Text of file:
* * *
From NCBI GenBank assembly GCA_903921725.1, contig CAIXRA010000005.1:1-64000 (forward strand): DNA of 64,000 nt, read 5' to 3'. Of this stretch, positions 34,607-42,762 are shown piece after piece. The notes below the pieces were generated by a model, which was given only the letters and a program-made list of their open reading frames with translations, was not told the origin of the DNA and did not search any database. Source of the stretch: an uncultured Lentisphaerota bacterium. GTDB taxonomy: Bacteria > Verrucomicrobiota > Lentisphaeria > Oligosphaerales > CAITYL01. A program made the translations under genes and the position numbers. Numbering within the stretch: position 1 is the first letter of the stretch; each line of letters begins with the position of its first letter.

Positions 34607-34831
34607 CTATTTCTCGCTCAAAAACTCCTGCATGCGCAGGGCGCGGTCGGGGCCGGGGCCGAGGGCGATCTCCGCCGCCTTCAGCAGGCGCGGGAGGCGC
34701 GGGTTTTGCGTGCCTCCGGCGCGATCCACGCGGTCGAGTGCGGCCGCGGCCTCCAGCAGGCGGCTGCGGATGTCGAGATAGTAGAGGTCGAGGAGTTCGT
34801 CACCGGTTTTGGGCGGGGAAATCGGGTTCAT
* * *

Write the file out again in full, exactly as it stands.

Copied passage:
From NCBI GenBank assembly GCA_903921725.1, contig CAIXRA010000005.1:1-64000 (forward strand): DNA of 64,000 nt, read 5' to 3'. Of this stretch, positions 34,607-42,762 are shown piece after piece. The notes below the pieces were generated by a model, which was given only the letters and a program-made list of their open reading frames with translations, was not told the origin of the DNA and did not search any database. Source of the stretch: an uncultured Lentisphaerota bacterium. GTDB taxonomy: Bacteria > Verrucomicrobiota > Lentisphaeria > Oligosphaerales > CAITYL01. A program made the translations under genes and the position numbers. Numbering within the stretch: position 1 is the first letter of the stretch; each line of letters begins with the position of its first letter.

Positions 34607-34831
34607 CTATTTCTCGCTCAAAAACTCCTGCATGCGCAGGGCGCGGTCGGGGCCGGGGCCGAGGGCGATCTCCGCCGCCTTCAGCAGGCGCGGGAGGCGC
34701 GGGTTTTGCGTGCCTCCGGCGCGATCCACGCGGTCGAGTGCGGCCGCGGCCTCCAGCAGGCGGCTGCGGATGTCGAGATAGTAGAGGTCGAGGAGTTCGT
34801 CACCGGTTTTGGGCGGGGAAATCGGGTTCAT